Before paying out the final settlement, Californian insurance companies must notice the claim and decide whether or not to accept it within a certain timeframe.

Can you sue insurance company for taking too long?

Having to deal with an insurance company that refuses to pay your claim adds salt to injury. You won’t be able to sue them if they take too long to pay.

Only the real losses you’ve suffered as a result of the accident can be sued for. You need an experienced personal injury attorney on your side if you haven’t been able to get your insurance company to settle your claim.

Are insurance adjusters honest?

NO is the common answer to this question. This is not to say that all insurance adjusters are untrustworthy. It’s crucial to keep in mind, though, that all insurance adjusters have a certain amount of allegiance to their company.

Because of this devotion, the adjustor may attempt to offer you the lowest feasible settlement so that the corporation does not lose money on your claim.

Many individuals have never heard of an insurance adjuster. If you make the mistake of believing that an insurance company is looking out for your best interests, you will almost certainly receive a lower payout than you deserve.

Why do lawyers stall?

Why does it seem like a personal injury case might stretch on indefinitely? It’s frequently due to defense attorneys’ attempts to stall the case for their own benefit. Why? The explanation lies in the plaintiff’s and defense lawyers’ competing agendas.

When you hire a personal injury lawyer, your lawyer and you both want to receive the most money possible in the shortest amount of time. Your bills must be paid, and the sooner you receive payment for your medical expenses, missed earnings, and other connected expenses, the sooner you can focus on recovering and moving on with your life.

Similarly, your personal injury lawyer will not be compensated until you have received a settlement or verdict. Because the fee is based on a favorable settlement, he or she will only be paid at the conclusion of the case.

The defense counsel, on the other hand, is on the other side of the table. Most of the time, he or she works for the insurance company that represents the entity you allege is to blame for your injuries. Their purpose is to drag the matter out as long as possible while paying as little as possible.

This earns more money for the attorney, who is paid by the hour, and can also help the plaintiff become frustrated enough to make a greater settlement for them out of desperation.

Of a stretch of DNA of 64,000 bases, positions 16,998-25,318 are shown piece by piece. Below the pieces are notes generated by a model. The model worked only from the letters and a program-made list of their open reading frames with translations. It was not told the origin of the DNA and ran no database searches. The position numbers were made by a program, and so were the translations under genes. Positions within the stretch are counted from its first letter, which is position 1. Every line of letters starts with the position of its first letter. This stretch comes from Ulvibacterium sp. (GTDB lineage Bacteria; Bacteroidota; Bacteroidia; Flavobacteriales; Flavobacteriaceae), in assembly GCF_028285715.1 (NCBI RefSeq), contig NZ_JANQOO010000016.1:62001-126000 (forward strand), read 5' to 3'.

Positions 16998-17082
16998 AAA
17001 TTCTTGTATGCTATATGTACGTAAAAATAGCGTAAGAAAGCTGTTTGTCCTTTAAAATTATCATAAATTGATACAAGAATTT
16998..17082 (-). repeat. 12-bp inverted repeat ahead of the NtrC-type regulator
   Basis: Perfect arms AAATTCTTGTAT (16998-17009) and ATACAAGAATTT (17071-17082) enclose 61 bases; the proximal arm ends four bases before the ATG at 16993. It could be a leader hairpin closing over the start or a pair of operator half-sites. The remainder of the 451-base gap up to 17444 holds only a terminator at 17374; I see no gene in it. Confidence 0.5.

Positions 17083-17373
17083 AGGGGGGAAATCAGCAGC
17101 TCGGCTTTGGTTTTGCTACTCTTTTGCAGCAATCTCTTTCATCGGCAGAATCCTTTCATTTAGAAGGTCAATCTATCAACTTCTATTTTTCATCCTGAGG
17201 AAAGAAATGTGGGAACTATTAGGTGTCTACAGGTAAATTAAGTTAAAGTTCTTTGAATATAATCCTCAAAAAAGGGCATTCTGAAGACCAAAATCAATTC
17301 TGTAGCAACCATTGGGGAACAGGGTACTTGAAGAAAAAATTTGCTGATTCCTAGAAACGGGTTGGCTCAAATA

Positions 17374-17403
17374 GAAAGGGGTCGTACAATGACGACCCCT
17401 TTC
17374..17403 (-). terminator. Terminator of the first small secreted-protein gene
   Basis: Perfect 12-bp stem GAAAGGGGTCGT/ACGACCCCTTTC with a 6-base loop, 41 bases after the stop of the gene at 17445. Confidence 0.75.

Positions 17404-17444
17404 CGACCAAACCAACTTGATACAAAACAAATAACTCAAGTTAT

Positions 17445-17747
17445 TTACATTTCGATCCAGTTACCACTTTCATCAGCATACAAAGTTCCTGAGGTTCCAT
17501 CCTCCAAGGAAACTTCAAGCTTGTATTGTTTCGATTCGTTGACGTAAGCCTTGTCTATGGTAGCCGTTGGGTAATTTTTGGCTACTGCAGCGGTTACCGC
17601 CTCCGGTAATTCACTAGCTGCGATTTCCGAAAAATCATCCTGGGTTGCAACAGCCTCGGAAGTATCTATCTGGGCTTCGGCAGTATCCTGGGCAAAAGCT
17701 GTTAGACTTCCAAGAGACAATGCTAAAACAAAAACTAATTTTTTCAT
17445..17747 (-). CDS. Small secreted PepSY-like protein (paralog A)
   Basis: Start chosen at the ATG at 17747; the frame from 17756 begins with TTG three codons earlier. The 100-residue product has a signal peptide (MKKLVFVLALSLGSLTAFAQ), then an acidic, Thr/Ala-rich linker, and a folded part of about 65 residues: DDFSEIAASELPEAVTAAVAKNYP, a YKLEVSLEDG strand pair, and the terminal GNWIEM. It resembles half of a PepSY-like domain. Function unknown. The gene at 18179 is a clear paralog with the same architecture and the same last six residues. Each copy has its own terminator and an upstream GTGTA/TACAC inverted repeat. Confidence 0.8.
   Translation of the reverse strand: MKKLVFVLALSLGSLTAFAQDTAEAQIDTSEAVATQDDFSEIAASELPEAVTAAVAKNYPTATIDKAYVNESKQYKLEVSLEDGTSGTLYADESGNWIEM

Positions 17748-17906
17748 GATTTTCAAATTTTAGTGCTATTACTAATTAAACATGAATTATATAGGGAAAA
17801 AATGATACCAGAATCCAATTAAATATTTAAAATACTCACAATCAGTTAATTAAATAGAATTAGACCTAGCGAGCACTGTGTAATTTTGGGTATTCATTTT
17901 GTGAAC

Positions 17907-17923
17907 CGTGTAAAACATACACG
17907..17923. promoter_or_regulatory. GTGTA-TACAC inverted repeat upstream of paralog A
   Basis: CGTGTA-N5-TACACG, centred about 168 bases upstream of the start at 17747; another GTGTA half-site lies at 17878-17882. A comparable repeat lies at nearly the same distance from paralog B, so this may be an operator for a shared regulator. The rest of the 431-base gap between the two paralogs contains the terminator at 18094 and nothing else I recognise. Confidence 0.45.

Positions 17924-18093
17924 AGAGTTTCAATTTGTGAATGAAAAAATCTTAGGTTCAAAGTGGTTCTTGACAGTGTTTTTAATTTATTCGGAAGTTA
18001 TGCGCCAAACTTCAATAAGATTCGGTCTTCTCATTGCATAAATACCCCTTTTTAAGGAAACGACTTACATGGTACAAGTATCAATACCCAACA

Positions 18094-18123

Why does it take so long for insurance to pay out?

To evaluate culpability and liability, insurance firms may perform a thorough investigation into an accident. This is one of the reasons why insurance companies may take a long time to pay out. However, this isn’t the only factor that can delay payment.

Delays can also be caused by damage reviews, contested claims, or even abusive claim settlement tactics. According to ISC 2601, certain discriminatory insurance practices are illegal in New York. If you consult with a lawyer on your case, they may be able to fight for compensation on your behalf in a personal injury lawsuit or an insurance claim.

Why do insurance adjusters take so long?

The adjuster assigned to the claim must be qualified to handle it and have sufficient time to investigate and reply. This assignment (or, in certain cases, reassignment) procedure can take longer than it needs to. The case load of the adjuster is the most prevalent reason for an insurer’s delay.

Do insurance companies talk to each other?

While insurance firms do not communicate directly with one another, they do share data. For example, a database called the Comprehensive Loss Underwriting Exchange gives all vehicle insurance providers access to your claims history (CLUE).

How do I ask my insurance company for a settlement?

You should contact your insurance carrier as soon as possible after an automobile accident. It’s critical to file a claim as soon as possible following an automobile accident so that you can precisely recollect the specifics of the incident. Your memories will be more accurate if you contact as soon as possible.

What happens if you disagree with an insurance adjuster?

If you are still unhappy with the judgment, you have the option of filing a complaint with the Financial Ombudsman Service (FOS) if you’re in the UK, or the CFPB Ombudsman in the United States.

Specific rules and deadlines will vary depending on the jurisdiction in which you reside. In Australia, for example, you have two years from the day the insurer made their final decision to accomplish this.

For consumers and insurers, these services aim to provide a fair and independent dispute resolution service.